One of the sunny memories which he delighted to recall, even in his advanced years, was a joint meeting of the Bands of Hope of Musselburgh with those of Millerhill and the other three villages The juvenile gathering was at Musselburgh. It was a beautiful and sunny afternoon in the month of July, and after a united meeting on the grounds of Pinkie (kindly granted for the occasion by Sir Archibald and Lady Hope), with suitable entertainment and hymn-singing, there was a short convoy given by the Musselburgh children to their visitors from the four villages. The Musselburgh Band of Hope walked along the eastern side of the Esk between the two bridges and the Millerhill Band on the western side. Trees in all the exuberant bloom and beauty of midsummer lined the banks of the stream on either side, yet not so much as to conceal from each other "the little travellers Zionward" with their tiny waving banners. While moving with equal pace, they sang with mingled pathos and hope the touching hymn, "Shall we gather at the river?"

At the end of eighteen years (1889) Mr Darling withdrew from his loved work in Millerhill. He felt that his service was no longer needed, for the ministers on whom the spiritual oversight and religious instruction of the region had all along rested were now ready to have it transferred to their hands. But he could distinctly trace, within the circle containing those four villages, many signs of a general elevation in the moral tone of the community. And he could tell of multitudes recovered from a vicious life, and of many brought into the kingdom of God. All this he knew. But how much remains to be revealed in a future world?

The following testimonies are interesting and valuable:—

From Principal Cairns.

"Another recollection which I can recall is still earlier; the event must fall soon after I came to Edinburgh. Mr Darling had for some time kept up with his family a meeting on the Lord's Day evening at the mining village of Millerhill, east of Portobello. He applied to me one evening to take this meeting. I was very busy with preparations, if I remember rightly, for my college work, and sought to escape. But he was so unaffectedly in earnest, that I had to comply; and I well remember the happy evening that was spent with himself, and one or more members of his family who took me out, and brought me home, and the impression of self-denial and zeal which this labour made upon me."

From a Railway Surfaceman, formerly of Millerhill.

"About twelve years ago, a friend of mine invited me to a temperance meeting at Old Craighall. I went. Your father was in the chair. At the close he asked me to join. I promised I would at the following meeting. My brother-in-law went with me, and I joined, and all this time I was a stranger to God and His mercy. One Sabbath afternoon, about a month after this, I saw your father coming to the meeting. He said to me, 'Man, Andrew, will you come with me to-night and hear a grand preacher telling us all about the Lord Jesus Christ?' This I refused, but he was not very easily shaken off, for the next Sabbath he came to my house, and told me that I must go. I went, and that night was the beginning of days to me. Shortly after, the Lord saved me in the schoolroom at Old Craighall. After your father heard of what had happened, he came to me and said many comforting words to me, and told me if I should get into any difficulty when reading the Scriptures, just to go up to the cottage, where I would find an old Christian friend who would pray with me and help me. Of course I did all this, and I have to thank the Lord and your dear father that I am what I am.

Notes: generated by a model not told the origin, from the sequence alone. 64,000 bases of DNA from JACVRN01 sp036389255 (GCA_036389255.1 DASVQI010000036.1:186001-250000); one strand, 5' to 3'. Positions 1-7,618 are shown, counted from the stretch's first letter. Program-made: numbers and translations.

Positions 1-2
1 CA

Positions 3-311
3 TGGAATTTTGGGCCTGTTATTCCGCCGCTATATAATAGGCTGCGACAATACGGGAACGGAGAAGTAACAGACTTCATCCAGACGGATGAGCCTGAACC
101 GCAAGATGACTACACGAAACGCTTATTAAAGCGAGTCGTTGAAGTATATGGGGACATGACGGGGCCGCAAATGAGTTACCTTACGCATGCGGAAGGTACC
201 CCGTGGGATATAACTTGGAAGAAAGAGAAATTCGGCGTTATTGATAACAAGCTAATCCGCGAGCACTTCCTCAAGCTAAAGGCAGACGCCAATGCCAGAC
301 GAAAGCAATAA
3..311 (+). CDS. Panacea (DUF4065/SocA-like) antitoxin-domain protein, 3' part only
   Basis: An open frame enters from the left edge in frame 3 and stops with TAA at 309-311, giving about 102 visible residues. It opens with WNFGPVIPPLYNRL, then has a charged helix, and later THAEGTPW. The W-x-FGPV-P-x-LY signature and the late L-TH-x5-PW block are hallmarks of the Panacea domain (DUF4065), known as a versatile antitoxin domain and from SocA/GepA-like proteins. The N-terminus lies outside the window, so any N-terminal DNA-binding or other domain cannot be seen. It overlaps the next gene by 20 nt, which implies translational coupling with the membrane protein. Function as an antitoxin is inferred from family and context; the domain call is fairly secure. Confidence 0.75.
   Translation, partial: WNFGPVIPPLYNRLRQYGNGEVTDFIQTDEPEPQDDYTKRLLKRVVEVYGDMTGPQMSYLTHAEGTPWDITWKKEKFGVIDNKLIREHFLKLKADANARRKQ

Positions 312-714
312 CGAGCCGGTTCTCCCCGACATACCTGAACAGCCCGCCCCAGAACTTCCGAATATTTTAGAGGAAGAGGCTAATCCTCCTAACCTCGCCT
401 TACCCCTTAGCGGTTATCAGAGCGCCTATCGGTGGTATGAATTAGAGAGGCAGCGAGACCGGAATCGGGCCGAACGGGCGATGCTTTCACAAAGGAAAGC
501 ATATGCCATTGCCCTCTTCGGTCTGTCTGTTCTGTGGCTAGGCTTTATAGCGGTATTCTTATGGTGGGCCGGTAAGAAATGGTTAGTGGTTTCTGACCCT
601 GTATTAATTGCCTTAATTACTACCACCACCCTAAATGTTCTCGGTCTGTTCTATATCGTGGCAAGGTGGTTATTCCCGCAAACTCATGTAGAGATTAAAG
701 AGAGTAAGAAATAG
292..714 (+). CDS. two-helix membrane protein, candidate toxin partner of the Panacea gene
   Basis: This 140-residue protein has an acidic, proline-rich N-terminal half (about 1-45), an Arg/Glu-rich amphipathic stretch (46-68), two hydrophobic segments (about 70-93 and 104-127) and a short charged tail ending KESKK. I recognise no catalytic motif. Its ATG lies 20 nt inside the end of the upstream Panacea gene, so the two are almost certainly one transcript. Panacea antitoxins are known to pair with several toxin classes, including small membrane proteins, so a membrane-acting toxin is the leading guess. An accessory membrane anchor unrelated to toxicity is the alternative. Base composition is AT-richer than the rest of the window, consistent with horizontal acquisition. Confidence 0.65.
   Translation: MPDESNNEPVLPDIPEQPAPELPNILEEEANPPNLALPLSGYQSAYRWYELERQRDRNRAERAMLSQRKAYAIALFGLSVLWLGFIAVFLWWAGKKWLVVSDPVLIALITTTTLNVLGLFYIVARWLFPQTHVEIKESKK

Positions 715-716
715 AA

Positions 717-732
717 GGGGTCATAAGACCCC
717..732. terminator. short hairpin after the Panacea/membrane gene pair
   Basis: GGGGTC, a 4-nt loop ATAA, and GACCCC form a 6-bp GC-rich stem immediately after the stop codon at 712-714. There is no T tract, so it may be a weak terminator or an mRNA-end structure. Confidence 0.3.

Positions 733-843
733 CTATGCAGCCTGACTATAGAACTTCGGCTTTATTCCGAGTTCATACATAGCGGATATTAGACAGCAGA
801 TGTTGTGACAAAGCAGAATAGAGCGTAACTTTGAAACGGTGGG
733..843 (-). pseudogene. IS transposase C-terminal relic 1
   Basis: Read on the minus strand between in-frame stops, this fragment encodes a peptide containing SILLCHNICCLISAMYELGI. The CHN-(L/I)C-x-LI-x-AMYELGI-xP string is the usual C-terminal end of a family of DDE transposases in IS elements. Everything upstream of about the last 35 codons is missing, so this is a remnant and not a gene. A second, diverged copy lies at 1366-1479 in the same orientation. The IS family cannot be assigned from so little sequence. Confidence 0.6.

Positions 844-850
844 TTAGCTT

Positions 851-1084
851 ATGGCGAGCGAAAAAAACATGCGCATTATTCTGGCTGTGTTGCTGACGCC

"He was always ready to help in any good work. One very stormy night, I remember, Mr Dunn, the evangelist, and a few of us were singing in the Rows, and inviting the people to the meeting. Snow was falling fast, and we were just about to give up singing when your father's voice was heard singing among the rest. He had just come from Edinburgh, and it was very dark; it was in the month of November. After we sang 'Hold the Fort,' which he asked to be sung, he saw the people going away to the meeting, and he ran away to get a brush to brush the snow from their clothes, so that they would be comfortable in their seats.

"The Sabbath school which he so ably conducted is still to my knowledge bearing fruit. He could always command silence when it was needful. I can bear testimony to the children loving him with warm hearts.

"I can safely say that Mr James Darling was the means of more good in Old Craighall and district than ever he was aware of."

The writer of this letter became a successful colporteur in connection with the National Bible Society of Scotland.